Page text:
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‘Danmaku Unlimited’ Review – A Beautiful Bullet Hell Shmup

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I’m late to the party on this one, but if you have any room in your heart for bullet hell shooters you should take a look at Danmaku Unlimited [$1.99 / Lite] You might know that already, but there’s a good chance you don’t. Maybe you’ve been living under a rock. Maybe you don’t venture beyond Cave’s fantastic stable of shmups. Or maybe you’d like to play these games but you’re intimidated by the difficulty. Whatever your excuse, you should really give this one a shot.

If you’re a bullet hell newbie (like me, I have to admit), here’s how it works. You control a ship flying over a scrolling 2D backdrop. Enemy ships fly at you and shoot waves of bullets in your direction. Bosses are especially efficient at filling the screen with projectiles, often leaving you to work out patterns in their fire to slip though. That’s the “hell" part of the genre, and it’s the part that usually drives away casual players. Luckily, Danmaku Unlimited offers up a kindness to those of us who can’t memorize patterns and react instantly: a generously simple Easy mode. It’s not dead simple, but it’s far less hellish.

Normal and Hard pose plenty of challenge for hardcore players, however. Later bosses are intense enough that the game can get laggy on third generation devices (it isn’t compatible with earlier generations). And to play your best, you need to be willing to take some risks. The hit box of your ship, the part that will cause you to lose a life if you get hit, is tiny – a glowing gem in its heart. Get hit anywhere else and you earn grazing bonuses, which increase your multiplier and eventually trigger a Danmaku Trance. While trancing, you can easily destroy everything in your path.

Beyond that feature, you’ll find a fairly traditional bullet hell shooter. But Danmaku Unlimited stands out not just on mechanics, but on looks. This game is gorgeous. The bullets themselves are crisp and colorful, and even the ships and backgrounds look great. The enemies and bosses get a little repetitive, but they look fantastic no matter how many times you run into them. The controls also work quite well. You slide your finger around the screen to move your ship. The small hit-box makes the game a little more forgiving than other entries in the genre, and the touch-sensitivity is adjustable.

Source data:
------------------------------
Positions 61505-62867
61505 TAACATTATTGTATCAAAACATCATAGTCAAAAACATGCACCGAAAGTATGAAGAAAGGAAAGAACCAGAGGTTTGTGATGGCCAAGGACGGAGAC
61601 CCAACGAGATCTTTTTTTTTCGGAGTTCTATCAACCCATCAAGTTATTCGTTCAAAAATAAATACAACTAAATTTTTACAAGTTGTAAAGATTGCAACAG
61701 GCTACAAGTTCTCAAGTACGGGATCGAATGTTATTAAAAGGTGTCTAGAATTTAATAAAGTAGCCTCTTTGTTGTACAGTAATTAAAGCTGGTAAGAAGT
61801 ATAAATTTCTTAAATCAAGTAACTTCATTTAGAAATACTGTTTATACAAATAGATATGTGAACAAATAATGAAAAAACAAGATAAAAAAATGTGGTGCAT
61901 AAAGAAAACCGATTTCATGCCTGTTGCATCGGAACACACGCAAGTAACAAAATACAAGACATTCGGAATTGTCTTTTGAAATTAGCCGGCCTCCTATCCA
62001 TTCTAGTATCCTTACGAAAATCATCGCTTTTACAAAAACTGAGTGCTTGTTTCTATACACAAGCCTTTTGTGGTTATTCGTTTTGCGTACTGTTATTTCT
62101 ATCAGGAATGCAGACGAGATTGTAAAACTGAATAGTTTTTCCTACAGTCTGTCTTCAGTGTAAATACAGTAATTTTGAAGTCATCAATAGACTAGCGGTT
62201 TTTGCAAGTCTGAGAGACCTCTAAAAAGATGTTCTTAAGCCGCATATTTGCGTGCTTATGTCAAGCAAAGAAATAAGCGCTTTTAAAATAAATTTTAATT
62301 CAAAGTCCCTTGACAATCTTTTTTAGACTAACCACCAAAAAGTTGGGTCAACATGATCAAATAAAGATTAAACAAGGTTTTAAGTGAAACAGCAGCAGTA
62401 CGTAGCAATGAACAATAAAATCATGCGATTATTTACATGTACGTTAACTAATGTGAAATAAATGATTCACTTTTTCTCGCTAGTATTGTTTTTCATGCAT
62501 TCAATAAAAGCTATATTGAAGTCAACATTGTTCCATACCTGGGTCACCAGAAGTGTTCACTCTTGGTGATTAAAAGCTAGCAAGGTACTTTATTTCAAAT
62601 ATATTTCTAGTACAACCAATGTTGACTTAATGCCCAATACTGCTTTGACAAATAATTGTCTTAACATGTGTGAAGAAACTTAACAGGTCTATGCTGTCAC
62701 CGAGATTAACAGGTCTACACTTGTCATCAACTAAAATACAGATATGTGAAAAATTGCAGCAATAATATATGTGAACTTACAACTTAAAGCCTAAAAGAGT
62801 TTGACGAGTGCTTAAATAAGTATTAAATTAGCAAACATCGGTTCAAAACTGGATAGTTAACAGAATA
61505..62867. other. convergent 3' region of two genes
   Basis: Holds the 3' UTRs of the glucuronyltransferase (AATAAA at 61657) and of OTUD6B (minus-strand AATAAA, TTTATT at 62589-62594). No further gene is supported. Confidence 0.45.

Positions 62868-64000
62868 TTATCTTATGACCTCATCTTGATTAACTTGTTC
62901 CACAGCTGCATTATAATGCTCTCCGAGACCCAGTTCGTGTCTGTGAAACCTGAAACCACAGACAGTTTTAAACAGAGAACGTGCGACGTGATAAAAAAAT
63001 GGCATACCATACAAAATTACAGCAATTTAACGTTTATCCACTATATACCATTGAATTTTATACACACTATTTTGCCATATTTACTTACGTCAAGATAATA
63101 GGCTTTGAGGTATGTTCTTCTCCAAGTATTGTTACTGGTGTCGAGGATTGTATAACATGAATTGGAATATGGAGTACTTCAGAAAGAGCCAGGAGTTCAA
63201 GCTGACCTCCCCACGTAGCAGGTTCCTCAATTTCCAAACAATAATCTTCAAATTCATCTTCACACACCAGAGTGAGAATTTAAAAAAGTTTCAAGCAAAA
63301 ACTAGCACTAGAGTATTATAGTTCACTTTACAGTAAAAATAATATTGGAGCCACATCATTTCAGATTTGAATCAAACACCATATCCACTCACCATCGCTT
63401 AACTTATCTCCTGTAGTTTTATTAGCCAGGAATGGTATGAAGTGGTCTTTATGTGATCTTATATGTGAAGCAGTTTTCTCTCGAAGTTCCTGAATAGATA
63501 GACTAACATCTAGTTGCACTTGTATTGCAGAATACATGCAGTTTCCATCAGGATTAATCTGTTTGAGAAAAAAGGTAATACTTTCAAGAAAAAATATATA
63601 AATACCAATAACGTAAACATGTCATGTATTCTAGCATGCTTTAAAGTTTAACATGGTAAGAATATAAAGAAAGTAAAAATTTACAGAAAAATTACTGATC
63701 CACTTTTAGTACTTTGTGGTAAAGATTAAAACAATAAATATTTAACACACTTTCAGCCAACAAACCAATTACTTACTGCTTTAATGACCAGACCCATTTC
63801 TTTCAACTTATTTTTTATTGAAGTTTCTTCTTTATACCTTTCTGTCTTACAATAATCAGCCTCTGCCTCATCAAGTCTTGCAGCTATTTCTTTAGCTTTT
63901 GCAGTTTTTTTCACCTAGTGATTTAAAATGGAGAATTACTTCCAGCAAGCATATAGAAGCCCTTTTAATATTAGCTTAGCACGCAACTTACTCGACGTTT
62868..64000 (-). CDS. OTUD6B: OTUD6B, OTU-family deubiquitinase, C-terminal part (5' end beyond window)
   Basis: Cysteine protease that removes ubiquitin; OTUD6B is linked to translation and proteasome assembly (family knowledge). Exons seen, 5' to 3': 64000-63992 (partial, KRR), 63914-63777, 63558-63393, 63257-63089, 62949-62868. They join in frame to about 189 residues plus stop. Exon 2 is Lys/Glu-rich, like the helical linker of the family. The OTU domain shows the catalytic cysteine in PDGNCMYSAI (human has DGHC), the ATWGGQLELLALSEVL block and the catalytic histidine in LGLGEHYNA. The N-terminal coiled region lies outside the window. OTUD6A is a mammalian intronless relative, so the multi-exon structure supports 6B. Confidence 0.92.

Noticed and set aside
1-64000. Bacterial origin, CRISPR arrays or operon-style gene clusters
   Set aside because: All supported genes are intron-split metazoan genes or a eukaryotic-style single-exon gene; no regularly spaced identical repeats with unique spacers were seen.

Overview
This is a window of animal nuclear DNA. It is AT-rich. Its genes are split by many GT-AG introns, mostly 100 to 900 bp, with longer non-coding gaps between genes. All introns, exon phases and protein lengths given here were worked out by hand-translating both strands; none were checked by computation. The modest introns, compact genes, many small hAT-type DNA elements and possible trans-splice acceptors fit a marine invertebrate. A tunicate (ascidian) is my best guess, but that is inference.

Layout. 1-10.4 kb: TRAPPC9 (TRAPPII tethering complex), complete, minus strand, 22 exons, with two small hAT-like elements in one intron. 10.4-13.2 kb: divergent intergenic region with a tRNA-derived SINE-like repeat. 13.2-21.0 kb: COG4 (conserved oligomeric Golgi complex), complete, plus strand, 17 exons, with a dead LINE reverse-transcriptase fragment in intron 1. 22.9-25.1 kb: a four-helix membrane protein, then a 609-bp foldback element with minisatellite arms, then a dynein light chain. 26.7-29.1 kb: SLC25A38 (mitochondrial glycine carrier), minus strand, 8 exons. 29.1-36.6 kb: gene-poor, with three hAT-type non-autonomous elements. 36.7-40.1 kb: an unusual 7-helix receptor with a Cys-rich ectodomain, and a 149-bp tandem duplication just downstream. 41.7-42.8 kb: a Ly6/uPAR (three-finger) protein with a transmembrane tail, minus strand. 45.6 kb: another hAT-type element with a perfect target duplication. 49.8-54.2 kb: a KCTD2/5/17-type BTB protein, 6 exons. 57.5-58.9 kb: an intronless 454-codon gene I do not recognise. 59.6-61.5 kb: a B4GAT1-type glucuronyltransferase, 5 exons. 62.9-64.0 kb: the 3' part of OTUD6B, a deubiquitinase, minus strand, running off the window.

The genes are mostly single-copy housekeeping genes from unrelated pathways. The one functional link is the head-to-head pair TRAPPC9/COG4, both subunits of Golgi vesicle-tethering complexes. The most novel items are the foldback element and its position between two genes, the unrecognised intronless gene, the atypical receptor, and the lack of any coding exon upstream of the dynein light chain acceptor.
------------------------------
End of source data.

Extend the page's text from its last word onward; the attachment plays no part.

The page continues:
As with other bullet hell games, making it through the game’s 5 stages is only the beginning. The real goal of Danmaku Unlimited is to earn higher and higher scores, and to do that you need to play as perfectly as possible. Your ship is supplied with bombs that will automatically trigger when you’re hit. It’ll save you a life, but it also resets your multiplier. Worse, if you run out of bombs and get hit again, your ship will be destroyed. This not only resets your multiplier, it also resets the tokens you earn. Die enough times to need a continue, and your score will get reset too. If you just want to limp past the finish line, this is a fine way to play, but if you want to compete on the Game Center leaderboards, you’re going to need to conserve your bombs and lives, and avoid needing to continue.

The tokens I mentioned can be used to upgrade your ship, increasing your firepower and adding extra bombs, lives and continues. You can also choose from three different firing spreads for your ship each time you start a game. Once you complete Arcade mode, you unlock that difficulty level’s Boss Rush and Free Play mode, adding a little longevity to an already substantial game.

Danmaku Unlimited is a gorgeous 2D shooter that offers up challenging stages and lots of competition. I can’t wait to see what comes next from the developer, who’s hinted at an upcoming shmup project in our forums.

  • Danmaku Unlimited

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